Barr: Virus lockdowns ‘greatest intrusion on civil liberties’ since slavery
Barr was responding to a request to explain the 'constitutional hurdles for forbidding a church from meeting during COVID-19.'
William Barr, the attorney general of the United States, declared stay-at-home orders related to the coronavirus pandemic “the greatest intrusion on civil liberties” since slavery.
Barr was speaking following remarks at Hillsdale College, a conservative university in Michigan, where he also equated the lockdown governors ordered, shuttering businesses to curb coronavirus’ spread, to “house arrest.”
“Other than slavery, which was a different kind of restraint, this is the greatest intrusion on civil liberties in American history,” he said, which was followed by a round of applause.
Barr was responding to a question that asked the attorney general to explain the “constitutional hurdles for forbidding a church from meeting during COVID-19.”
The coronavirus pandemic has killed more than 197,000 Americans to date.
Dr. Anthony Fauci, the leading voice in the pandemic, has stated that statewide lockdowns saved millions of lives.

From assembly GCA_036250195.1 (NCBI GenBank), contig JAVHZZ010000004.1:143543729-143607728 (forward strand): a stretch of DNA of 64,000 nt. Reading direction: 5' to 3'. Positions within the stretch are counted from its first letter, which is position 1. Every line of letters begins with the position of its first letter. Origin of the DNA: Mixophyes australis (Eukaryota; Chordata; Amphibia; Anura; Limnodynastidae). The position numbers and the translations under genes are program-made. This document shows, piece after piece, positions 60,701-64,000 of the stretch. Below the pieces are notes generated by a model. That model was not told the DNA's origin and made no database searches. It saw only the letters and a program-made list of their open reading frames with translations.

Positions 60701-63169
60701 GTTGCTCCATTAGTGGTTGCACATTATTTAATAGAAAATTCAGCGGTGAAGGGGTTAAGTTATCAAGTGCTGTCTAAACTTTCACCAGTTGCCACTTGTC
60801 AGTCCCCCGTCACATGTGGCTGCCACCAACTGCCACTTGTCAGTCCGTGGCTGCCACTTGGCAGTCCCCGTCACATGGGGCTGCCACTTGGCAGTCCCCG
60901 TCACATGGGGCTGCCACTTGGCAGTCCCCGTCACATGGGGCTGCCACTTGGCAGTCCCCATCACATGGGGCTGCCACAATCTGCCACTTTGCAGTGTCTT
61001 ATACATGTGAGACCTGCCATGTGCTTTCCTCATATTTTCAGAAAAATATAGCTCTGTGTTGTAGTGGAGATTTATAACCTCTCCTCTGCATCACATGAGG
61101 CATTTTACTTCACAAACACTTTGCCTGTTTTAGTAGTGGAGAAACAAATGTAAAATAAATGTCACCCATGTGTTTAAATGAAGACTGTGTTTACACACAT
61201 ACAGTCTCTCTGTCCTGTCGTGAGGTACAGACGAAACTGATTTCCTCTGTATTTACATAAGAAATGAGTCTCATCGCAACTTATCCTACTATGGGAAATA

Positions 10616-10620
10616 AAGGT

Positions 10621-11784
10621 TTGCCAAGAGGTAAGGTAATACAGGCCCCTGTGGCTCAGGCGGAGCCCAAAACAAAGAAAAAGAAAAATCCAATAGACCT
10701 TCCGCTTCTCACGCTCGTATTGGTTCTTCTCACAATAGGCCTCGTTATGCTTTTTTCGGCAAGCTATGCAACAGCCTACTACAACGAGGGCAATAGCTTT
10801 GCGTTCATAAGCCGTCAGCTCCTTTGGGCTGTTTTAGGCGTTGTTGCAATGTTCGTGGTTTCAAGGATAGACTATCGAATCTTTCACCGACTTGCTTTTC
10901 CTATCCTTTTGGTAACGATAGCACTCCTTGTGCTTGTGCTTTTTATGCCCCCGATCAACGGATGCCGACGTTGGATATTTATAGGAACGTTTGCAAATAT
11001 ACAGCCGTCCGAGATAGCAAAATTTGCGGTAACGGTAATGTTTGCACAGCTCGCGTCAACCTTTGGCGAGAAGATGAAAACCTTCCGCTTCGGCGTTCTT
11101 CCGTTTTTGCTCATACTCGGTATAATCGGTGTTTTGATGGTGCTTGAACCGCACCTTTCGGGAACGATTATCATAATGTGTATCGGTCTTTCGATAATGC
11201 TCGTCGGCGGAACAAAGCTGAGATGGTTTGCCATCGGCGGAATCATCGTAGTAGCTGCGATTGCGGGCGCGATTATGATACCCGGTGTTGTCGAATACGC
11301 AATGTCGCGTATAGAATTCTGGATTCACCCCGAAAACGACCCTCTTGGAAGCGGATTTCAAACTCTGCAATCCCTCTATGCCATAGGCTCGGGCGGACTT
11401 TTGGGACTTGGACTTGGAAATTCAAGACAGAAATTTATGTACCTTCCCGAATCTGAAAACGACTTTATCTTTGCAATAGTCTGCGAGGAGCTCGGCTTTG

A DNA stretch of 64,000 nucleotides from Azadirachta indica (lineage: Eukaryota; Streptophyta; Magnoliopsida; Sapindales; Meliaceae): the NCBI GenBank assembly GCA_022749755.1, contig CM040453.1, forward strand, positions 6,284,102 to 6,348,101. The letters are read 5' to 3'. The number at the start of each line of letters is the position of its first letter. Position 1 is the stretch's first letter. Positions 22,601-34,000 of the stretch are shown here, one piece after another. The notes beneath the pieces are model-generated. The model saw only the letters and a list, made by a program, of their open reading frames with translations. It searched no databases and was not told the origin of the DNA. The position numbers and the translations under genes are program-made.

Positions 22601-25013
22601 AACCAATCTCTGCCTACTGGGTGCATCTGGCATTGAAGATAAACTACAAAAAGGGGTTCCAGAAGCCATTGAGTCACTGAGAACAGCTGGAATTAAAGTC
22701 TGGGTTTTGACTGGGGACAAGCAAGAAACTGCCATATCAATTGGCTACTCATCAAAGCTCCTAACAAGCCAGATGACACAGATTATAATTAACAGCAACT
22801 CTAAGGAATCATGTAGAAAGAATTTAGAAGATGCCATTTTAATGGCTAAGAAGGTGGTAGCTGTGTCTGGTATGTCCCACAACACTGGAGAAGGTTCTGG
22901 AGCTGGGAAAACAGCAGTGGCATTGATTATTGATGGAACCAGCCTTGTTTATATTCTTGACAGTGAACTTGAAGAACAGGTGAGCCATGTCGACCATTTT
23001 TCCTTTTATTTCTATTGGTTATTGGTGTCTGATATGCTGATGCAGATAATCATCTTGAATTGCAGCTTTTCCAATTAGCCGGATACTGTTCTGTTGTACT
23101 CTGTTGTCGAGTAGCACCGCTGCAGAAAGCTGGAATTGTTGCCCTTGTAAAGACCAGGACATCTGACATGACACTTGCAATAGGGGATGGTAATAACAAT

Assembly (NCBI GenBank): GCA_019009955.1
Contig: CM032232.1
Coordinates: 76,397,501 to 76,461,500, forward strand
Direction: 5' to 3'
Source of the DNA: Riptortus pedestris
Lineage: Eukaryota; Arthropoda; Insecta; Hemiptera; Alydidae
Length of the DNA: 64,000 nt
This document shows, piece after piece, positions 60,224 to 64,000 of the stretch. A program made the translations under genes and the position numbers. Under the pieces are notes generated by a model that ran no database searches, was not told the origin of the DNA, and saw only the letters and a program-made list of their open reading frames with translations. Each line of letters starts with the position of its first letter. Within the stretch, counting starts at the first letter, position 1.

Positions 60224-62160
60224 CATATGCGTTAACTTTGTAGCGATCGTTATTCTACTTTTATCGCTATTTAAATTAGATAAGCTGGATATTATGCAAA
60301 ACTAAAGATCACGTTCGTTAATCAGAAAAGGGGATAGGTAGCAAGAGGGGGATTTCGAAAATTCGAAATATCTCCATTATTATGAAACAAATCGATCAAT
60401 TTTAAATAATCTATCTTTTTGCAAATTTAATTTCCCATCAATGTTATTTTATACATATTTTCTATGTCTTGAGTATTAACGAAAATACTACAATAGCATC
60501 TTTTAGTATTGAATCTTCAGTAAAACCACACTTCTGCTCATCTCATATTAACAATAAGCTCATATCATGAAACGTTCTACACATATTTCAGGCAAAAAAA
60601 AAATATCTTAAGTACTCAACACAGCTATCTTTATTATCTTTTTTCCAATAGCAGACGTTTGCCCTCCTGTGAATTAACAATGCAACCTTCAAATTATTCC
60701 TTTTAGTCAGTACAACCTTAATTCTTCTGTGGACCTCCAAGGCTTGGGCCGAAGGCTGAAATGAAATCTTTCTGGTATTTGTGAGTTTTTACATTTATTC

“If you look at the data, now that papers have come out literally two days ago, the fact that we shut down when we did and the rest of the world did has saved hundreds of millions of infections and millions of lives,” he said on a Department of Health and Human Services podcast.
South Carolina’s longtime Rep. James Clyburn, the third-ranked House Democratic leader, told CNN that Barr’s remarks were “the most ridiculous, tone-deaf, God-awful things I’ve ever heard” because they wrongly equated human bondage with a measure aimed at preventing death.
“It is incredible that (the) chief law enforcement officer in this country would equate human bondage to expert advice to save lives,” Clyburn said. “Slavery was not about saving lives; it was about devaluing lives.”
Barr said Wednesday that governors treated their citizens like “babies” who could not “take responsibility for themselves and others.”
Pulitzer-prize winning historian Jon Meacham refuted Barr’s statement, saying, “If you think (national lockdown) is akin to slavery, you never suffered under the burden of slavery in real-time or in its longtime system of segregation and the denial of the suffrage and voting rights that grew out of it.”
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